Representative Ellen Tauscher (D-CA) reintroduced the Military Readiness Enhancement Act in the US House of Representatives today. The bill [HR 1283] in the current session is identical to the two previous introductions in 2005 and 2007. If a similar bill were introduced in the Senate, passed in both houses, and signed by the President, it would repeal the Don’t Ask Don’t Tell policy, prohibit discrimination based on sexual orientation, and allow Lesbian, Gay, and Bisexual patriotic volunteers to enlist and serve openly. It would also allow otherwise-eligible former service members who had been discharged under DADT to be reinstated.
The bill does not include Transgender service members as they were not included in DADT legislation and are discharged under medical policies; although some other countries that have allowed open gay service since the early 1990s also include permitting transgender volunteers to serve under specified circumstances. The bill also specifically does not allow for same sex partner benefits in order to avoid conflicting with DOMA; in some other countries that have allowed open LGBT service, partner benefits have been permitted, even in countries without same sex marriage. Currently, Canada provides the most unreserved and progressive regulations regarding open LGBT service and benefits.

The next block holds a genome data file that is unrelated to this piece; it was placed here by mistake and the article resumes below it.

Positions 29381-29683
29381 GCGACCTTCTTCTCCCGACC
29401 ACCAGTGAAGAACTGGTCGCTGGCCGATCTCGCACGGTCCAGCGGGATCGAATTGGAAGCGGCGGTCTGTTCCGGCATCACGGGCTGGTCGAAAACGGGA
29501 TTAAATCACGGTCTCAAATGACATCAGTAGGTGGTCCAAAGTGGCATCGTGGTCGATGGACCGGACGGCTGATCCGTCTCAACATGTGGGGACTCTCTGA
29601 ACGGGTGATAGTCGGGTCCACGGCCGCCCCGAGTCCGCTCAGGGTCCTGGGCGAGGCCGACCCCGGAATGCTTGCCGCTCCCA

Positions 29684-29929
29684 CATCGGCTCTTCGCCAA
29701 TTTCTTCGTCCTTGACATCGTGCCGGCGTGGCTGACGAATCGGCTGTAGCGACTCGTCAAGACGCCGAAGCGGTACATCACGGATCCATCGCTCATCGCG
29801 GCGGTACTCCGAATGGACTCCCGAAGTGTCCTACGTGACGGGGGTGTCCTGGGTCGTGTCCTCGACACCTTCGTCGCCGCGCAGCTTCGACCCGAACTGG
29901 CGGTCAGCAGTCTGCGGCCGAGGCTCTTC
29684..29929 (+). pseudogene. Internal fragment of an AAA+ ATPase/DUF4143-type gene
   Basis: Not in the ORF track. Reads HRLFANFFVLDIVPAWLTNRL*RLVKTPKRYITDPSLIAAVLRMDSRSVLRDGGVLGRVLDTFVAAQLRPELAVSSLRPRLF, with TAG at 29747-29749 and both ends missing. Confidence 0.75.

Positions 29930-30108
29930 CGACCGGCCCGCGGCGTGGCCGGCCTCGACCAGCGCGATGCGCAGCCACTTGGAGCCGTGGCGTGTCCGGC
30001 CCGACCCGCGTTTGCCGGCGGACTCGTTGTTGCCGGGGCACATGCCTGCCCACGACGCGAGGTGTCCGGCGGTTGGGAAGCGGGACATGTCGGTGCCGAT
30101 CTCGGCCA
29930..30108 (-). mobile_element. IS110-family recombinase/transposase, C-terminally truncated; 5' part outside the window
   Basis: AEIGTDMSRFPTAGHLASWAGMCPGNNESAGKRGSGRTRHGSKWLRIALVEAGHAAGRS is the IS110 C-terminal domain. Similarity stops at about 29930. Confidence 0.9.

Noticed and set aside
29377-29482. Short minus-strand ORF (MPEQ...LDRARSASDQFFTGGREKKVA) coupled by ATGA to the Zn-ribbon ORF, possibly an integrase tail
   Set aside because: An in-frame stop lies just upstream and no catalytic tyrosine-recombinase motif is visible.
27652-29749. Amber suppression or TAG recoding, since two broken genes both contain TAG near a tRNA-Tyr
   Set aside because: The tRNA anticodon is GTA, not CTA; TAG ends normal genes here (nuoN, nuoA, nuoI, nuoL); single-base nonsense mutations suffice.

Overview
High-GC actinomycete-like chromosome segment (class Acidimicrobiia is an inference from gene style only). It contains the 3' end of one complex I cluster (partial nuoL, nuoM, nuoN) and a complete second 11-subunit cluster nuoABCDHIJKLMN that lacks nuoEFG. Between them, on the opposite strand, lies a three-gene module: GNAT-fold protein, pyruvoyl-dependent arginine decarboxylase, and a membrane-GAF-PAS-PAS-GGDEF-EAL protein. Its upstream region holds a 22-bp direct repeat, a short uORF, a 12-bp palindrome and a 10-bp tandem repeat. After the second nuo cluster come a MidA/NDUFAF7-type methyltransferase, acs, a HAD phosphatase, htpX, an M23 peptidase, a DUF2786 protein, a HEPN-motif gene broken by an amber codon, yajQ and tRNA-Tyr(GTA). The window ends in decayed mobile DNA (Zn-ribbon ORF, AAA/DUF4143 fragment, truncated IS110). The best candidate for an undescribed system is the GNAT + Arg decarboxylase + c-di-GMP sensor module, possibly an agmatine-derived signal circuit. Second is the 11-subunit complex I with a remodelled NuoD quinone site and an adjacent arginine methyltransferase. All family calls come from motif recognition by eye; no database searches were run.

Upon the introduction of the current bill, the White House issued a supportive statement, reiterating the president’s intent to repeal DADT, while at the same time making it clear that he intends to continue consulting with Pentagon officials on this matter. Hence, thre is currently no timeline for further action.
It is extremely likely that DADT repeal will be heavily debated in April or whenever hearings for the Defense Authorization budget for 2010 are held in the House Armed Services Committee.
Upon reintroduction MREA had 121 cosponsors. This is a significant increase from 2005 when it opened with just 56 co-sponsors, as well as an increase from 2007 when it opened with 109 co-sponsors.